It’s in the cards.
Stevie is an improv player in Chicago that has just auditioned for Saturday Night Live and is impatiently waiting to hear back. She begrudgingly tags along when the other players in her troupe when they decide to go get a reading from a def tarot card reader. Stevie fumbles into the room and is instantly touched by Bernadette (Bernie) who is the ASL interpreter.
I was really impressed with the overall planning of the book. There were things that were easy to predict, but I didn’t mind because I kept thinking that it was a really smart idea.
It was train wreck waiting to happen, though. The author keeps letting you know that it is going to happen. Through actions and words you know that Stevie and Bernie (Can I tell you how much I loved that name? Don’t ask me why.) are headed for heartbreak. Stevie’s dream is SNL. She is going to go to NYC no matter what. Were the tarot cards right when they predicted sacrifices would have to be made for true love? Hmmm.
Oh the heartbreak. It hurt. I cried. So the execution of that was achingly good.
A couple of thoughts.
This reminded me a lot of ‘Breaking Character’ because Bernie has been in love with Connie (the tarot card reader) all of her life. Very much like Elizabeth being hung up on Grace. And like in that book, it took a sufficiently long time to move beyond it.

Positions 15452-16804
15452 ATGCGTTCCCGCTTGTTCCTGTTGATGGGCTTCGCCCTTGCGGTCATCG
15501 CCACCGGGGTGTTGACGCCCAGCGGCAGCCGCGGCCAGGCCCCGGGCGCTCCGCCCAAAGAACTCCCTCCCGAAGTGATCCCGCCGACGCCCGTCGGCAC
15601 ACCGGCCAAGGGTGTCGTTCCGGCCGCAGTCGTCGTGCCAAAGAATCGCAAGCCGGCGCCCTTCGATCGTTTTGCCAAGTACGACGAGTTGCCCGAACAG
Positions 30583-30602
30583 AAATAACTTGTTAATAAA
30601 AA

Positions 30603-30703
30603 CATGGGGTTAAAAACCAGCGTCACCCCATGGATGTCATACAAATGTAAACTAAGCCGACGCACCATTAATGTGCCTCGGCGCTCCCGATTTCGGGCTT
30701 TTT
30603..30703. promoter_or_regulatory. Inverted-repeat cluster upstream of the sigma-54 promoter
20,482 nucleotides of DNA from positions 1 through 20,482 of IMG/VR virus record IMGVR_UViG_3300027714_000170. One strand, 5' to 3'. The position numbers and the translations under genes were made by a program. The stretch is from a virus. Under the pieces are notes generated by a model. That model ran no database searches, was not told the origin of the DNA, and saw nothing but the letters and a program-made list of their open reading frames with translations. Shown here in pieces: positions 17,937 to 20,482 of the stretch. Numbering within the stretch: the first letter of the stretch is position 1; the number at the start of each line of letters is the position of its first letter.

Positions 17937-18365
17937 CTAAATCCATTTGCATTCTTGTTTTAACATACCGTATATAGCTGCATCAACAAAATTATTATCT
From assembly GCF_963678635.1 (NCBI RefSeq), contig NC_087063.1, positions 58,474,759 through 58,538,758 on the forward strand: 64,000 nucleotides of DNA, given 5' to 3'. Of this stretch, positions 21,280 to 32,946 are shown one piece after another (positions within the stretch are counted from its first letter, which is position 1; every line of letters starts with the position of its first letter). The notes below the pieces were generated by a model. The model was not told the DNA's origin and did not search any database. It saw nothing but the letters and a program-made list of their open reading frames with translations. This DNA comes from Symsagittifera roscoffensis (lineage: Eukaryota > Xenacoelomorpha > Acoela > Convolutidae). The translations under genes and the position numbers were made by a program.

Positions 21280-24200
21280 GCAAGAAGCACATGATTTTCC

The one way this book suffered was with the relationship between Stevie and Bernie. It relied too heavily on this meant-to-be and cosmic connection. It was a great way for them to begin, but I would have liked to have seen more interaction with them where we SEE them falling for each other because of who they are. To me, it felt like it was based more on the meant-to-be and great sex. (Which the scenes were fast but enticingly spicy). This sounds more critical than it should be. You still get attached to these two and root for them. But this is what could have took this from a 4 star to a 5 star.
Another thing that could have elevated this if if it were released during the holidays. It was heavily Christmas focused and had it been that time of year, I think it would have evoked even more emotion.
I really liked how both Stevie and Bernie had to grow and get beyond their pasts in order to give their future a chance. It created a deepness to the book that I appreciated.
The cover is beautiful. But who is that woman? From the descriptions of the main characters, I am guessing it is supposed to be Bernie. However, there is no way that lady on the cover is pushing 50. Just saying.
Erin Zak’s books keep getting better. Looking forward to the next.
I recommend this to people who love romance, lady loving, comedy troupes, improv, tarot cards, failing at trying to keep things casual, family drama, angsty break-ups, and sign language (I mean, come on.)